Cancer Treatment

General Services

Cancer Treatment

Cancer is a common and serious disease. Many pet owners have had or will have personal experience with cancer in themselves, a family member, or a close friend. At All Creatures, we offer treatment for a range of pet cancers.

Maintaining the highest quality of life for the longest period of time is always our aim in cancer management in companion animals. Our vets will always take emotional and financial factors into consideration and we understand that decisions relating to cancer treatment are often difficult.

At All Creatures we aim to provide a knowledgeable, unbiased assessment of the condition and a frank discussion of options sufficient to permit an informed decision. We will aim for a cure to attempt permanent control of the tumor using aggressive but not excessively debilitating treatments. When dealing with cancers in veterinary medicine, a cure basically means that the particular cancer will be controlled for at least one year following treatment. If the best available information suggests this is not possible, palliative therapy may be considered.

Palliative treatment aims to keep your pet comfortable for as long as possible or to reduce difficulties such as swallowing, urinating or defecating without attempting to cure the tumor. We understand that the length of time is not as important as the quality of the time remaining for the pet. We will aim to support you as best we can through what can be a difficult and challenging time for you and your pet.

The most common malignant cancers we see in pets include -

  • Canine Lymphosarcoma (LSA)
  • Pet lymphoma
  • Mast cell tumours
  • Pet Osteosarcoma
  • Pet Melanoma
  • Basal cell carcinomas
  • Squamous cell carcinoma
  • Haemangioma and haemangiosarcoma in dogs
  • Chondrosarcoma of the bone in dogs
  • Insulinoma
  • Mammary adenocarcinoma
  • Transitional cell tumour of the bladder
  • Hepatic carcinoma
  • Soft tissue sarcoma
  • Synovial sarcoma
  • Tumours of the ear canal 

Treatments we offer include:-

  • Cryosurgery
  • Multimodal chemotherapy including anti cancer drugs such as vincristine, doxorubicin, carboplatin, bisphosphonates, piroxicam, prednisolone, cis-platinum, cyclophosphamide, cytosine and chlorambucil
  • Newer drugs for mast cell tumours such as Palladia and Mastinib Oncept is an exciting new vaccine to treat canine oral melanoma. Oncept IL-2 is available for cats with fibrosarcoma Palliative care - pain relief, holistic treatments High quality diets - we can provide a special diet that will feed the patient but starve the cancer!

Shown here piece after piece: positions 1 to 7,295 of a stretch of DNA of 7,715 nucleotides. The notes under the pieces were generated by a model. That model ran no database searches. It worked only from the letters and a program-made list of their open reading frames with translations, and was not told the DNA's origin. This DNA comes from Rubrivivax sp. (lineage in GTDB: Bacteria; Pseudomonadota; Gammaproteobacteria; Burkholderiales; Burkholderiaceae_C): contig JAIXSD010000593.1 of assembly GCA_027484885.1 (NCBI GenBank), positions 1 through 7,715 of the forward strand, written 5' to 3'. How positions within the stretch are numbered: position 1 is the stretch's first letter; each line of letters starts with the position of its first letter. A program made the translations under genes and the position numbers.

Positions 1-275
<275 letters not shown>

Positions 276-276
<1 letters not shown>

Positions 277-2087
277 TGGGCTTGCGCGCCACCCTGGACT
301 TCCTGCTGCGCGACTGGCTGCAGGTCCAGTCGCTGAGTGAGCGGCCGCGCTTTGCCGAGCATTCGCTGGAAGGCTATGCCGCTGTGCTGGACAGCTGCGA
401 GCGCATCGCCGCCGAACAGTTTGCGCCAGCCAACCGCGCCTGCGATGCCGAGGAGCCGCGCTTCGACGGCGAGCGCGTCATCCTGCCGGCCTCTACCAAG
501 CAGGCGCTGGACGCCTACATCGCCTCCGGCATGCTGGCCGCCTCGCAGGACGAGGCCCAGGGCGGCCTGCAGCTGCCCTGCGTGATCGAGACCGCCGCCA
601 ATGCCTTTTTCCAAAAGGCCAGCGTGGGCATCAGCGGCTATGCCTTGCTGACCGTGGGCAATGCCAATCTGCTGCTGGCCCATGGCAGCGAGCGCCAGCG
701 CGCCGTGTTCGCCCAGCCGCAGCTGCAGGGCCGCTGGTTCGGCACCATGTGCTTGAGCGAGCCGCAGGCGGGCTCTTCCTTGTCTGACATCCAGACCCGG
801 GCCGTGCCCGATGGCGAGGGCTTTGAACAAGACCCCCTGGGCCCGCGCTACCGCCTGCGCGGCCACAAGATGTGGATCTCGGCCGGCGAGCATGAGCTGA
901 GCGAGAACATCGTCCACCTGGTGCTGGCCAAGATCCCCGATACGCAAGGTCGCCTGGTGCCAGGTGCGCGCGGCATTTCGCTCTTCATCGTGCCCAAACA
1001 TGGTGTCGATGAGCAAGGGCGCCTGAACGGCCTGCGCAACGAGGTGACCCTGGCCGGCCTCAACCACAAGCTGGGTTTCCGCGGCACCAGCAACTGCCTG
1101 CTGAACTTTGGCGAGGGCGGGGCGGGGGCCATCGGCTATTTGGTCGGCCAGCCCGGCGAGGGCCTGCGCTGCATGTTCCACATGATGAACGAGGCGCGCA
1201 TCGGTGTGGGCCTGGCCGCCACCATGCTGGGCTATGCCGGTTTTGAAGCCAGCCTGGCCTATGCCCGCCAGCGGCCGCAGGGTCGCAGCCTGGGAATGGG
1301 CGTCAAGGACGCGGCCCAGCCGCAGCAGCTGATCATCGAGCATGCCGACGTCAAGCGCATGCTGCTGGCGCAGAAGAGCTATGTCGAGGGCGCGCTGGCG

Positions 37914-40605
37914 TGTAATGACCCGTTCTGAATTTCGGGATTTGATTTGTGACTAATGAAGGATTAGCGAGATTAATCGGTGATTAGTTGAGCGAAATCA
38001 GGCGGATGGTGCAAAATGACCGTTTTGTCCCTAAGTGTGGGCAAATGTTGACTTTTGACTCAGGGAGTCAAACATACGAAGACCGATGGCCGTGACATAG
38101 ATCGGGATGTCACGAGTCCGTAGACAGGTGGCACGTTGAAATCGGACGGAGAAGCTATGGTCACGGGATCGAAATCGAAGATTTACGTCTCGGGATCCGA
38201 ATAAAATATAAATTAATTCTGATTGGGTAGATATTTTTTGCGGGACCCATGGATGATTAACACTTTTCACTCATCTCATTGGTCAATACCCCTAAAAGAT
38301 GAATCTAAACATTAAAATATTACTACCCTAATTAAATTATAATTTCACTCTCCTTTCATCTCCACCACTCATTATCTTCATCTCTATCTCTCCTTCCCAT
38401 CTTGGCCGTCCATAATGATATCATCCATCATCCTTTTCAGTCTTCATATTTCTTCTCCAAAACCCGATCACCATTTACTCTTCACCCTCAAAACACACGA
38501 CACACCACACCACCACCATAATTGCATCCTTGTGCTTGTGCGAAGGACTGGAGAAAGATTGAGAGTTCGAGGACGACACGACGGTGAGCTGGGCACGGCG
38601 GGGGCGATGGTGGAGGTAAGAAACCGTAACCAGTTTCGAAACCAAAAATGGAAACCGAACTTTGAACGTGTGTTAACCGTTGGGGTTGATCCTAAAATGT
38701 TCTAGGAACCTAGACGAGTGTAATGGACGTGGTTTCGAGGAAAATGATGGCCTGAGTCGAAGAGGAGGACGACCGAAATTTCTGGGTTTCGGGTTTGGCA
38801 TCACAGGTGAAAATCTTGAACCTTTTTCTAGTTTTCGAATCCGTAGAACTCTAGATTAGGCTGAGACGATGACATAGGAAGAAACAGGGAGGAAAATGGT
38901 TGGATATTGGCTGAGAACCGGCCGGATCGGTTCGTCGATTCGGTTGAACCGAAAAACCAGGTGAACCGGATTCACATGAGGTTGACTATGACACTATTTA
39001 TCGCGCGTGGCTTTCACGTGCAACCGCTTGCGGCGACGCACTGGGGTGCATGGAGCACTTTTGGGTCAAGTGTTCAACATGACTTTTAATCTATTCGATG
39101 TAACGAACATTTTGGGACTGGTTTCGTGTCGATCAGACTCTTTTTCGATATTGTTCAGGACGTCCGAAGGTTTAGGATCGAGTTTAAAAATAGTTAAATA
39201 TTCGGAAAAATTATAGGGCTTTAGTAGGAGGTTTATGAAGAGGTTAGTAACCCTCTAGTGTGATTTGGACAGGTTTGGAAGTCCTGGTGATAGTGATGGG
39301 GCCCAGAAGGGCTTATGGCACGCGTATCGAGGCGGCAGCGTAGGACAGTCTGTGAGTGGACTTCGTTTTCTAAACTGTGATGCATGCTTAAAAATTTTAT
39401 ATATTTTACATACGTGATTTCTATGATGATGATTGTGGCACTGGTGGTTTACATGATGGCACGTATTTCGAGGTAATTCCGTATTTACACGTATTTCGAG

• Wide surgical excision
  • Amputation
The aim of these treatments, including chemotherapy is to preserve the highest quality of life possible.

Chemotherapy can be a terrifying thought for many pet owners. To obtain any benefit from chemotherapy it is necessary to use doses that can result in some unpleasant effects on normal tissues. The most common side effects of chemotherapy in pets include stomach upset resulting in a reduced appetite, nausea, vomiting, diarrhea and dehydration. These effects are generally mild and self-limiting but may require symptomatic treatment or hospitalization in some instances. Unlike people, pets generally do not loose their hair.

Many pets with cancer do tolerate chemotherapy very well although many chemotherapy drugs are expensive.

Coming soon - There is currently a peptide vaccine in stage III clinical trials for metastatic melanoma. A peptide is a small portion of protein present in the surface of melanoma cancer cells The vaccine works by stimulating the patient’s immune response to recognize the protein and destroy the tumor cells. The vaccine is often given in combination with other agents that activate the immune system.

A research bacterial vaccine that will treat canine osteosarcoma is also showing some very encouraging results. US company Aratana produces AT-004, a canine-specific monoclonal antibody that is used as an aid in the treatment of B-cell lymphoma in dogs.